Posted by: Erica Retrochef | February 19, 2009

“Hungarian Gulasch”

Goulash, like bread pudding, is a recipe that we have tried many variations with and enjoy having regularly. At its best, it requires something like half a jar of paprika with plenty of meat and onions. One of our favorites came from the Ships of the Great Lakes Cookbook (via NPR’s Kitchen Sisters), although it does require shrinking — its original intent was to feed a shipload of hungry sailors, meaning you’ll have goulash for weeks if you make the full amount. This version is from a Monarch Cook Book, via the Old-Time Brand-Name Cookbook.

Monarch Cook Book (1906) I love this cookbook cover, by the way. The product (iron range) prominently displayed, complete with a man jauntily waving his cap while standing on the oven door to demonstrate its durability. (Click the pic to see him larger, in his full mustachioed glory.)

Hungarian Gulasch
1-1/2 pounds onions, chopped
2 tbsp butter
1 tbsp paprika [or many more depending on your preference]
1-1/2 pounds stew beef
1 cup canned tomatoes, diced or chunked
1 tsp vinegar [or more depending on your preference]
5 potatoes, diced
salt & pepper to taste

It’s really easy — first saute your onions in butter, then dump everything in a pot and let it simmer for ages. (The recipe claims 45 minutes is enough, but we usually give it a few hours.)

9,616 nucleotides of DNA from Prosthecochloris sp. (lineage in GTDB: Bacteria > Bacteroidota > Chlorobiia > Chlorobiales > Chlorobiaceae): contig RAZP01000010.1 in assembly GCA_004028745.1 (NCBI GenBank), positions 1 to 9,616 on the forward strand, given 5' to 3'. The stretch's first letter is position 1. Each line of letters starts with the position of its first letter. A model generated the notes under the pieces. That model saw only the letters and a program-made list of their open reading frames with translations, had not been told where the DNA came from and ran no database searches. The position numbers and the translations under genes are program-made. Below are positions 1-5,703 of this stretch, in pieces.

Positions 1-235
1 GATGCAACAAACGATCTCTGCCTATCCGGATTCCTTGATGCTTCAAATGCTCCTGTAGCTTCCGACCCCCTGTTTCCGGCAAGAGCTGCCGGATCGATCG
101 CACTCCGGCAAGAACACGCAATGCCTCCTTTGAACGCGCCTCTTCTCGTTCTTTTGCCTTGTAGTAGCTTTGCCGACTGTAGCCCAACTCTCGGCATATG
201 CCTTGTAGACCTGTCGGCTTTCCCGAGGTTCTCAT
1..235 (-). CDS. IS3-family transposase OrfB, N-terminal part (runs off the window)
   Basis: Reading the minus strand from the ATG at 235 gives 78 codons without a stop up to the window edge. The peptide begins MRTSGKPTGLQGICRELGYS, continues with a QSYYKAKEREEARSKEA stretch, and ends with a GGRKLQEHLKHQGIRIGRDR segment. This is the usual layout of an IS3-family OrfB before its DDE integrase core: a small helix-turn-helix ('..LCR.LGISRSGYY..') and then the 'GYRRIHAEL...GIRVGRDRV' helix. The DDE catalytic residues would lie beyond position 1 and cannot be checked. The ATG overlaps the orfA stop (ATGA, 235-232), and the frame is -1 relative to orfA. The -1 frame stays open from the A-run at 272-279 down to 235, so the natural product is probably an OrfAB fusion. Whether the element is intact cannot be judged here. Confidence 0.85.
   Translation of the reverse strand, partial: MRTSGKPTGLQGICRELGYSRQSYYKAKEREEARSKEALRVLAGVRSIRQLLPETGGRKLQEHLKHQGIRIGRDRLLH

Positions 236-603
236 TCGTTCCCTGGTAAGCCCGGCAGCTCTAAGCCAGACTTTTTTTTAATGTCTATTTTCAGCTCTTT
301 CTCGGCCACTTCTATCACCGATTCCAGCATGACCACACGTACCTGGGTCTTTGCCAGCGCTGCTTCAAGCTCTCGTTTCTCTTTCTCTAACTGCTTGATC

If you have a CrockPot, things are even simpler. Ours only recently broke (just stopped heating things one day), so we used the retro recipe as an excuse to buy a new CrockPot.

Cute New CrockPots

It seems I’m using the blog as an excuse for a lot of new kitchen appliance purchases. (Quick, somebody think of a recipe that will require a new fridge.)

Hungarian Gulasch

See? I wasn’t kidding. Dump everything in the CrockPot and wait! It turns into a sweet, zesty beef stew, great for a chilly night when you want hearty and comforting food without much work.

We ended up using more paprika and vinegar than even the Old-Time Brand-Name Cookbook suggested, and its measurements were a huge step up from the pinches of paprika in the original Monarch Cook Book; those 19th century Americans really couldn’t handle any spice.


  1. This ware pretty good goulash, but it was a bit underspiced. The paprika and vinegar alone didn’t give that much roundness of flavor. It was good, but something else could have blended the flavors more.

    The new crock pot is awesome though. It doesn’t heat quite as quickly as the old one, because the heating elements are now separated from the ceramic bowl. However, the bowl is now removable, which makes it much easier to clean.

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